Riders Oppose MARTA Fare Increases, Service Cuts

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(APN) ATLANTA — MARTA officials are spending this week making its case to the public for fare increases and service cuts while giving riders a chance to voice their opinions.

Several dozen citizens packed council chambers at City Hall Tuesday night, June 16, 2009. Many signed up to speak out on proposals in MARTA’s fiscal year 2010 budget, which is designed to close a multi-million dollar operating budget gap.

Many complained existing conditions on MARTA are less than great. Samantha Boyce, a regular rider of the 24 Belvedere bus, noted riders already suffer through unreliable buses, rude drivers, and long wait times that result in riders being late to work and other obligations. Further cuts would only make the problems worse, she said.

“We’re the ones who are suffering the most,” Boyce said. “We are at their mercy.”

For the last decade, MARTA has been forced to dip into reserves to make up budget gaps. But recent political and economic realities have put MARTA in an even tighter corner.

The poor economy is driving down expected sales tax revenue from Fulton and DeKalb Counties, which accounts for half of MARTA’s operating budget, by $74 million.

The Georgia General Assembly left the agency in a bind earlier this year after it failed to pass SB 120. This legislation would have lifted State restrictions, allowing MARTA to access funds in its capital reserve, about $65 million, to make up the operating gap.

Walter Jones, Director of MARTA’s Office of Management and Budget, said Tuesday the State is imposing “outdated and outmoded restrictions” on the agency and noted Georgia provides no funding to the agency.

To avoid disaster, MARTA is proposing a package of changes to make up the gap for FY 2010, which begins July 1: raising the fare by $.25 to $2.00; a $1 parking fee increase at four lots; no train service after midnight; increase in wait times for trains by several minutes; elimination of bus routes 23, 182, 245, and 273; and changes in 41 other bus routes.

MARTA last raised its fare in 2001 from $1.25 to its current level of $1.75 and committed not to raise fares for five years. Officials tried to raise the fare again in 2005 but, as previously reported by Atlanta Progressive News, community opposition from groups like Atlanta Transit Riders’ Union squashed the plan.

Jones said adjusted for inflation, current fare should be at $2.17, implying a fare increase is long overdue.

MARTA estimates the fare increase will generate an extra $4.8 million, and that the service cuts will generate an extra $8.4 million for 2010.

The agency is using other measures to plug the gap, including drawing $32 million out of operational reserves, $19.2 million in cost containment measures, and $6.4 million in safety enhancements.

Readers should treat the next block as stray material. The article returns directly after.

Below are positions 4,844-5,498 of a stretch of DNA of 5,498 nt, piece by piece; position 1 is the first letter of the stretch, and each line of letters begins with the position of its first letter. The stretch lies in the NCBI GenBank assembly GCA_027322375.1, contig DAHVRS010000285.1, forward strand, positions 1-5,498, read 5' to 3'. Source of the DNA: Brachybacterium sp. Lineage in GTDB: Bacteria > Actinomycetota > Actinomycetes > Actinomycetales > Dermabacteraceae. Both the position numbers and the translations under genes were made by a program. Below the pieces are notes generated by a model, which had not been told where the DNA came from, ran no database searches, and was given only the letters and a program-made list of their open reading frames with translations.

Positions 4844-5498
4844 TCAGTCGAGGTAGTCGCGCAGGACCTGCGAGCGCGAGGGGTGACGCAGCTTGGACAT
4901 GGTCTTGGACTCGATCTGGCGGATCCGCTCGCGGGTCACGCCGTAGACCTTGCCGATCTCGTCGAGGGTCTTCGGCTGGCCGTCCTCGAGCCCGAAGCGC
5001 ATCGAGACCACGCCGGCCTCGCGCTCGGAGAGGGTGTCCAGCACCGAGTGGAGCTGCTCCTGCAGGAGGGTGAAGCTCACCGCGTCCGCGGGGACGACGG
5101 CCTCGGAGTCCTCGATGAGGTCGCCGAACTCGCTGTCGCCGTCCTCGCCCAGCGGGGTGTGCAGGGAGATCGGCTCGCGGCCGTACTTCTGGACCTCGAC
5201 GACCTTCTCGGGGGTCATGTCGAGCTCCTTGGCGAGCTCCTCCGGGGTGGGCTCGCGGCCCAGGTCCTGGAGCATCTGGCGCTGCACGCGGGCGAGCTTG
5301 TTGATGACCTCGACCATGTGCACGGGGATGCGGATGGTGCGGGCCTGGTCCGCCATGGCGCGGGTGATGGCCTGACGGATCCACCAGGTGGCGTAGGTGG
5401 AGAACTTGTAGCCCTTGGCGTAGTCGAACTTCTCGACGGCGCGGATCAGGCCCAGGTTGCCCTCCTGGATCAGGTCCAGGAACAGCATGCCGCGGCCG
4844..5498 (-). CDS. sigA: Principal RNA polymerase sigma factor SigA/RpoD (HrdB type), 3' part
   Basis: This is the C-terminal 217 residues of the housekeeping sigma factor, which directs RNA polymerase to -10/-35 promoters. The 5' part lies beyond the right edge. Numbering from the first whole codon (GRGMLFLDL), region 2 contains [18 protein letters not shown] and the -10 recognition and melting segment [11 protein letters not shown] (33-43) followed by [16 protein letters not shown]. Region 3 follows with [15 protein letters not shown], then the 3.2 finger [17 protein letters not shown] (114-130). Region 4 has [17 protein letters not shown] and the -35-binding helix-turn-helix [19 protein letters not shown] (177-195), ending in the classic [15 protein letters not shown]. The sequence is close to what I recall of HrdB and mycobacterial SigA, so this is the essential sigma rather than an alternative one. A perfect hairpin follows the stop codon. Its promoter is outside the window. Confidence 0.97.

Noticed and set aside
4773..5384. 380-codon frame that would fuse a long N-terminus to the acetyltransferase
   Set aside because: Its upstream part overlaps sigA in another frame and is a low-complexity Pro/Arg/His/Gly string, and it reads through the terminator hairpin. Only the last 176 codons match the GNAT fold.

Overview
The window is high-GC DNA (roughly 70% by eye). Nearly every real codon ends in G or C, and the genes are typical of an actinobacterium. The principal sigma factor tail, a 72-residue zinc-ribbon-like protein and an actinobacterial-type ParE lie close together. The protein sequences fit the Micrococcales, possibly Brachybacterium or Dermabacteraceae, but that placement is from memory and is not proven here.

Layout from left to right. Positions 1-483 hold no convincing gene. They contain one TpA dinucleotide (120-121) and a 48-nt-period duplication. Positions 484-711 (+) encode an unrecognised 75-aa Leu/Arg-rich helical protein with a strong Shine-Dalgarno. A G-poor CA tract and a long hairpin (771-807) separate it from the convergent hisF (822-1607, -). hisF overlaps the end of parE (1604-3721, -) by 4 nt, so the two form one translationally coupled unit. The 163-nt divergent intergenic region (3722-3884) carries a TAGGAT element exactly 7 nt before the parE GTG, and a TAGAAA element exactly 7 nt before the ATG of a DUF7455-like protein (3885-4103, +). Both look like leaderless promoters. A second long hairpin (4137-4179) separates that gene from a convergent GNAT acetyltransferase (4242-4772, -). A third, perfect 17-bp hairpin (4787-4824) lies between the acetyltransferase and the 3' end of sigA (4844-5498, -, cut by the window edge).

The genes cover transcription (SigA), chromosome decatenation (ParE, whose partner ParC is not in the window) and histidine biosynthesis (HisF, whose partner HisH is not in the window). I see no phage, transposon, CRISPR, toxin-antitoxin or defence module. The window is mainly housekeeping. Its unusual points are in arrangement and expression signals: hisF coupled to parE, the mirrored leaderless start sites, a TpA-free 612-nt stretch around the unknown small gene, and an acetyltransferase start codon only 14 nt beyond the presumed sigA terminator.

MARTA workers are sacrificing as well: no annual merit increases, an increase in medical benefit contributions, and up to 10-day furloughs for all non-represented employees.

The Amalgamated Transit Union Local 732, which represents MARTA employees, has agreed to a 15-month deferral on collective bargaining on economic matters due to the current economic slump.

The Atlanta Regional Commission (ARC) threw MARTA a lifeline in May 2009 when it agreed to send the agency $25 million in American Recovery and Reinvestment Act (ARRA) funds originally earmarked for long-term transit projects in Atlanta.

The lifeline is a one-time payment, which MARTA plans to use towards its operating costs. After the Georgia Regional Transportation Authority (GRTA) signed off on the lifeline last week, MARTA announced it will reallocate $25 million of its own capital money to fund transit-related infrastructure projects inside the MARTA service area.

Jones said MARTA can “put off a day of reckoning” with this proposed package but warned drastic options could be back on the table next year if the economic crisis does not abate and if more revenue streams do not become available.

“Relying on one-time grants and reserves is not a long-term solution,” Jones said.

The Board is set to vote on the budget June 22. If approved, service changes will take effect August 15, 2009 and the fare increase on October 1.

Public hearings continued at 7 pm Wednesday at the South Fulton Service Center on Stonewall Tell Road in College Park and the Maloof Auditorium on Commerce Drive in Decatur.

About the author:

Jonathan Springston is a Senior Staff Writer for The Atlanta Progressive News and is reachable at jonathan@atlantaprogressivenews.com.

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